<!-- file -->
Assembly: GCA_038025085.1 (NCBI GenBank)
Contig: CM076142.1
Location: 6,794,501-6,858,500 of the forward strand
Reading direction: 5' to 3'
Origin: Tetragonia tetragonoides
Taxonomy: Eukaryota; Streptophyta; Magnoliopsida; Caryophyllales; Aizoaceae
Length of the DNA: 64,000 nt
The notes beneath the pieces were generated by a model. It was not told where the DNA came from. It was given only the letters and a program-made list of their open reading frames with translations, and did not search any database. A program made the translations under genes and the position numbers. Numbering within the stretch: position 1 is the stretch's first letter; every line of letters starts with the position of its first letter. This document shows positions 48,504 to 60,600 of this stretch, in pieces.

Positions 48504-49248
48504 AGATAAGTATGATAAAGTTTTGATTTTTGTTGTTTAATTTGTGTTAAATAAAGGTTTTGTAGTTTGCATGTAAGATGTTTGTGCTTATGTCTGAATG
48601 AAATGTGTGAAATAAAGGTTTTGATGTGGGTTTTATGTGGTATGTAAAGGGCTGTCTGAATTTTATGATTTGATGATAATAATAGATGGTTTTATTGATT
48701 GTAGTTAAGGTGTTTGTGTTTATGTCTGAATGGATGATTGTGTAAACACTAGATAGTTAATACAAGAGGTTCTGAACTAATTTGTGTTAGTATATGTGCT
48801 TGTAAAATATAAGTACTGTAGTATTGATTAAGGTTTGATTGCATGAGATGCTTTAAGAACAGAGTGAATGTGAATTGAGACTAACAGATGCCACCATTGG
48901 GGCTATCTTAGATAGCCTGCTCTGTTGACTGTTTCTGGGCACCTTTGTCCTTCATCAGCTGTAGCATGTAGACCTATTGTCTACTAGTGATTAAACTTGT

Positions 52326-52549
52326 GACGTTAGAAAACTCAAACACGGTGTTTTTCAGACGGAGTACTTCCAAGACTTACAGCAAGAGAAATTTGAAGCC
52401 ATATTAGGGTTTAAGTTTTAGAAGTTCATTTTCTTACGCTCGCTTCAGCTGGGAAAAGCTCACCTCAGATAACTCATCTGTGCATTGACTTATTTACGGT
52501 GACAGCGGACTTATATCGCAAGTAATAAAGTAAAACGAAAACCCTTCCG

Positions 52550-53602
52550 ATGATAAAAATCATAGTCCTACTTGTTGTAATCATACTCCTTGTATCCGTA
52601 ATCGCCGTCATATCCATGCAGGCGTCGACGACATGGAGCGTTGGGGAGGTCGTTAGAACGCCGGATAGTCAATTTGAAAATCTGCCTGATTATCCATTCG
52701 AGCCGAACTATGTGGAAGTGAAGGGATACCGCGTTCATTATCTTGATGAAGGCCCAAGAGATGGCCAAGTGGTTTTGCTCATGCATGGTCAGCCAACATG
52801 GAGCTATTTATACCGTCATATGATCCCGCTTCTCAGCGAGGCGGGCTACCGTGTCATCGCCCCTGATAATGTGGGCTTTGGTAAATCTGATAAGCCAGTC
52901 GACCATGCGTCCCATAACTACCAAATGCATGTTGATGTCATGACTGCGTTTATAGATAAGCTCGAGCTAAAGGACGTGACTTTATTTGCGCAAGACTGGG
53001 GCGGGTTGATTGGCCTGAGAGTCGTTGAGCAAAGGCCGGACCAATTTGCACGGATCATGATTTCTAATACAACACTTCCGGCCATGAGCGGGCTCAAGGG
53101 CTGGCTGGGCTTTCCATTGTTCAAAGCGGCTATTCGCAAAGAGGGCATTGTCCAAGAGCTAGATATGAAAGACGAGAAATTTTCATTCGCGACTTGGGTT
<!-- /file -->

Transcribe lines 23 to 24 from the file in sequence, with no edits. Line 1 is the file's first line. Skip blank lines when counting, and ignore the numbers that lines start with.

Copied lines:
52801 GAGCTATTTATACCGTCATATGATCCCGCTTCTCAGCGAGGCGGGCTACCGTGTCATCGCCCCTGATAATGTGGGCTTTGGTAAATCTGATAAGCCAGTC
52901 GACCATGCGTCCCATAACTACCAAATGCATGTTGATGTCATGACTGCGTTTATAGATAAGCTCGAGCTAAAGGACGTGACTTTATTTGCGCAAGACTGGG